Some numbers from last week:
- 37 new members.
- 190 new threads.
- 3,577 new posts.
- 1,858 new images to the plant database.
- 59 new comments in the plant database.
News from dave:
|June 2012 Painting Raffle!! Sharon and jmorth are teaming up to host this month's raffle, and you do NOT want to miss a chance at this one! Tickets are 10 acorns each. The grand prize winner receives a beautiful painting by Sharon. 2nd and 3rd place winners get Gloriosa bulbs from jmorth! Click here for more info.|
There were 12 new gardening ideas posted last week:
June 4, 2012
|What's Blooming in May|
|“The flowery May, who from her green lap throws, The yellow cowslip, and the pale primrose." (John Milton)
The cornucopia of color that is May in the Midwest certainly does include the cowslip and the primrose, but ever so many more interesting and beautiful varieties. Follow me into the garden and see what's blooming at Cottage-in-the-Meadow in May. (1,046 words - Read the full article)|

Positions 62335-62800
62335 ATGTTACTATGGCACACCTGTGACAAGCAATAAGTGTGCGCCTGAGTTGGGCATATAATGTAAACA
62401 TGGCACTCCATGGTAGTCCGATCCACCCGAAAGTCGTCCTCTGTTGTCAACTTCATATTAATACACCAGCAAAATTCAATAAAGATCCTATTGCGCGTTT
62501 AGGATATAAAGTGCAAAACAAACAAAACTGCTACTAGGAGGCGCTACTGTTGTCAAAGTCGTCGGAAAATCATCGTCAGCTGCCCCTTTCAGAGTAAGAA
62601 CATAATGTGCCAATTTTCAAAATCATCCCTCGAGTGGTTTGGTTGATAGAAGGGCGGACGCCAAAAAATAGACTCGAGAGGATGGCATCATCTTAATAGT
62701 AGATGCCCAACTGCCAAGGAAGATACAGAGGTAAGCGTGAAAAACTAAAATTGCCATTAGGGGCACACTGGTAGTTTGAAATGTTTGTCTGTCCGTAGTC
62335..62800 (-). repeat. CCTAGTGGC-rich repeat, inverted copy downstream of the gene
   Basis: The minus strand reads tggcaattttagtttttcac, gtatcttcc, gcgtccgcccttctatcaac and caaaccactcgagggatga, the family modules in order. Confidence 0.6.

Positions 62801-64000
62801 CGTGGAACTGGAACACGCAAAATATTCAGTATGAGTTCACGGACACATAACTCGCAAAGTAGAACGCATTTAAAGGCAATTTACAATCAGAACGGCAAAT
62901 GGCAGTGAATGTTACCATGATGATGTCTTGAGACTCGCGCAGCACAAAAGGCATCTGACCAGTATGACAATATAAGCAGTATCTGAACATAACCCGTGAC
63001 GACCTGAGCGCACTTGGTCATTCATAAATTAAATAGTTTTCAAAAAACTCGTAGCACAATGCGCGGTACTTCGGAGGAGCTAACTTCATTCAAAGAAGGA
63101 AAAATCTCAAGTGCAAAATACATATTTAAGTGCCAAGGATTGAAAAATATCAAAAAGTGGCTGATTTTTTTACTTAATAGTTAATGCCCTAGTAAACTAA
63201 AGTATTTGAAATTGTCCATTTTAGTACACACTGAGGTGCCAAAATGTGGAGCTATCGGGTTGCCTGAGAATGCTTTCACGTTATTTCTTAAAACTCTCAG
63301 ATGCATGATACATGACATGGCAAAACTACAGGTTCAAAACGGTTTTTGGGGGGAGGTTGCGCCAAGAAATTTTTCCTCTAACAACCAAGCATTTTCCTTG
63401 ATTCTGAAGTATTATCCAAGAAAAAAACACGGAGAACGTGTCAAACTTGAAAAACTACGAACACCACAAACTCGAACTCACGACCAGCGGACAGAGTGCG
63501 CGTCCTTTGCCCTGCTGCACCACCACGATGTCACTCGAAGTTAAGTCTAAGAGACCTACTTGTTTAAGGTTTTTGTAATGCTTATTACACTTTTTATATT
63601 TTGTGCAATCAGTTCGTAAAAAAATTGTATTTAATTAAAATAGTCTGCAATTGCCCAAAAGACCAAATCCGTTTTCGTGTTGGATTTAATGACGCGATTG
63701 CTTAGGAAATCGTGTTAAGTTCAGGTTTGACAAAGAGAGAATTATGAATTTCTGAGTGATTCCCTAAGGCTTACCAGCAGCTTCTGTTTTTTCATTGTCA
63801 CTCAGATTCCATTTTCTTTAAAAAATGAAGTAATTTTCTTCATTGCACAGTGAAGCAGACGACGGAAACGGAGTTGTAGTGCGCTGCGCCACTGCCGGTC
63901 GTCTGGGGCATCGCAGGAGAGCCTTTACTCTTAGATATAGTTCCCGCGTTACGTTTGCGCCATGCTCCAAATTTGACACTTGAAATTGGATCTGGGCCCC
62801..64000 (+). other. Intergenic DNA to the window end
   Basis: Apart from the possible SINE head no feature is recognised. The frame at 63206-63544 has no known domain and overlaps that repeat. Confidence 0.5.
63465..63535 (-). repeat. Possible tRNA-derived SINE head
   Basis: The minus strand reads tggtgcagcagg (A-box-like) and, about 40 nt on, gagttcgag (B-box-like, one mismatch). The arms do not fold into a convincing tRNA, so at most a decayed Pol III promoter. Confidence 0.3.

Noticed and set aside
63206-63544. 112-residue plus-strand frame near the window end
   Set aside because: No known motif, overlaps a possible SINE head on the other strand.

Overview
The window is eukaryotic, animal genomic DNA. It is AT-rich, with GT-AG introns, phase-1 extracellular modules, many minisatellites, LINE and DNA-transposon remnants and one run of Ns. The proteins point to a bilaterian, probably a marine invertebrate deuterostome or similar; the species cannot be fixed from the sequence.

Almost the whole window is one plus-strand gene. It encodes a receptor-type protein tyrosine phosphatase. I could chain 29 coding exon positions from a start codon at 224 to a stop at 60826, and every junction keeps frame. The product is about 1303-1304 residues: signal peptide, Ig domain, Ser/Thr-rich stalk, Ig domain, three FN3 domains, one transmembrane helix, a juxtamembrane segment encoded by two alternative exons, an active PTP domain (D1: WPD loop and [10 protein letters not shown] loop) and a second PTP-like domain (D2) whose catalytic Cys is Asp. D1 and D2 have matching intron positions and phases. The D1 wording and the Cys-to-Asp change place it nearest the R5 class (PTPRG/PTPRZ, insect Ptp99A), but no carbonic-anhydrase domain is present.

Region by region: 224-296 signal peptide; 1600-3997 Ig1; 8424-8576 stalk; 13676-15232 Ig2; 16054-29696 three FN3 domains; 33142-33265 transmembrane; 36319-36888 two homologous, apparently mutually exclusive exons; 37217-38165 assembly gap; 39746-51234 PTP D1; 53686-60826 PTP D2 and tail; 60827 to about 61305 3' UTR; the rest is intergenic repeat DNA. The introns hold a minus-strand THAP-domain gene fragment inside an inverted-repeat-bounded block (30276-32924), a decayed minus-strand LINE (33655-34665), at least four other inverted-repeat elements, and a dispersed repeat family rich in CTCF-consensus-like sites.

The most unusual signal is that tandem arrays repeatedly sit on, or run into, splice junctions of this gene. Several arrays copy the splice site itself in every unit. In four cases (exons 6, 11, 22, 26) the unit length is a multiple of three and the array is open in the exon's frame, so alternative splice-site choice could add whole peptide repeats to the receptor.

June 1, 2012
|A quick tip|
|I use an old metal milk crate to sit on when I pull weeds. It is a lot better than squatting or on your knees. Paint it so that you can find it easily in your yard.
Plastic milk crates would probably work too.|
May 31, 2012
|A fun, easy, and environmentally friendly way to plant large or difficult to reach areas is with seed bombs. A typical recipe for seed bombs is: 5 parts dry powdered natural clay, 3 parts dry organic compost,1 part seed,1-2 parts water.
After mixing together all of the dry ingredients, slowly add water to the mixture until the mixture sticks together but isn't too wet or too dry and crumbly that you cannot roll it into balls. Roll into quarter size balls. Let dry for 48-72 hours. Bombs away!|
May 30, 2012
|A labeling tip|
|For no-fade labels that show up well on black or green nursery pots, use a Sharpie Silver Metallic Marker. I use them to mark cell packs (aka "sheet pots"), too. The labels are still legible 3 years later, even in full sun.|
May 29, 2012
|A mouse tip|
|Fresh mint repels mice. Every couple of weeks pick a fresh handful and spread it around the area where mice are a problem.|